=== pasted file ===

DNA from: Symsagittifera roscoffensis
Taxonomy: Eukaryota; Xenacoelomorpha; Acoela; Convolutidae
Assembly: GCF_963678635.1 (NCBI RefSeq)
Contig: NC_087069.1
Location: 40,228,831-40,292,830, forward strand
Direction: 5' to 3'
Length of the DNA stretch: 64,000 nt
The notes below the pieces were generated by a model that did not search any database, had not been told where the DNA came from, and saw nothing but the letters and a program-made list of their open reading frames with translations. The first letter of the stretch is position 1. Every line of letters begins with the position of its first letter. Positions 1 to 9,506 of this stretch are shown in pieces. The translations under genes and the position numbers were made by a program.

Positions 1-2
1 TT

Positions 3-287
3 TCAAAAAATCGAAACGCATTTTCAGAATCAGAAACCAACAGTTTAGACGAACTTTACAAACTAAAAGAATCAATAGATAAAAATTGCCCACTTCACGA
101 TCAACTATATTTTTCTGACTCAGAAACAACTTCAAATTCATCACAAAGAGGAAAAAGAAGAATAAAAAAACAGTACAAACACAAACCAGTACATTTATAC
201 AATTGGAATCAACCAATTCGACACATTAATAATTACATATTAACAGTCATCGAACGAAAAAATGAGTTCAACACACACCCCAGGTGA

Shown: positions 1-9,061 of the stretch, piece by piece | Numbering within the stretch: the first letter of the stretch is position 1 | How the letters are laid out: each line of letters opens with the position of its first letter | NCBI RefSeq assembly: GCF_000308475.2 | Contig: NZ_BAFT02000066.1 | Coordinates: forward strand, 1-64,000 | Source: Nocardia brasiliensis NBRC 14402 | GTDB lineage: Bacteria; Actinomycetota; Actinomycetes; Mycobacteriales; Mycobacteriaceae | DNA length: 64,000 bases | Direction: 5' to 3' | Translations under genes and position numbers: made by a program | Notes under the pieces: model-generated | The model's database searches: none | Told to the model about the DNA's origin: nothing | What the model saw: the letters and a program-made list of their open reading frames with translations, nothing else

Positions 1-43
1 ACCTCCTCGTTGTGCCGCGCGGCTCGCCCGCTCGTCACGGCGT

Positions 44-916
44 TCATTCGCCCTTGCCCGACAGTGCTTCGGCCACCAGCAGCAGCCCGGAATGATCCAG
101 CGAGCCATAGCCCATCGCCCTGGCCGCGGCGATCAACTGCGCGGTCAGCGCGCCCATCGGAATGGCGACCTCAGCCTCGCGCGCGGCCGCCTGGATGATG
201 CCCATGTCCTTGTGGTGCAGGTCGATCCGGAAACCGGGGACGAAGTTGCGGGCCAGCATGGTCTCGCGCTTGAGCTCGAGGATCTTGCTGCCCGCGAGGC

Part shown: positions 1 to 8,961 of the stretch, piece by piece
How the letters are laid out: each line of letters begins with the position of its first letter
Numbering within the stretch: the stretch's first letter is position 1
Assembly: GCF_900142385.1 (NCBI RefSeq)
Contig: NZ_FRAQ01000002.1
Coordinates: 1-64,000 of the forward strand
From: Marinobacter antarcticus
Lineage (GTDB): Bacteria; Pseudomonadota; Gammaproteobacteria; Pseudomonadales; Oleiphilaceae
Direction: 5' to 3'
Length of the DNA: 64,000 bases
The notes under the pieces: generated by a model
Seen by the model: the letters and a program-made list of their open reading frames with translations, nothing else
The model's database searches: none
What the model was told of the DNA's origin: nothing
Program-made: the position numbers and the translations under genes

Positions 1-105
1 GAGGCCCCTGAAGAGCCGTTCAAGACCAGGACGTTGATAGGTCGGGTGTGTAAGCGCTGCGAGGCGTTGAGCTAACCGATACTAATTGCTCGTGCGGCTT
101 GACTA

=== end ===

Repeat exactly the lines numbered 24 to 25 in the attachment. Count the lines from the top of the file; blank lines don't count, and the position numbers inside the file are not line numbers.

Numbering within the stretch: the stretch's first letter is position 1
Assembly: GCF_900142385.1 (NCBI RefSeq)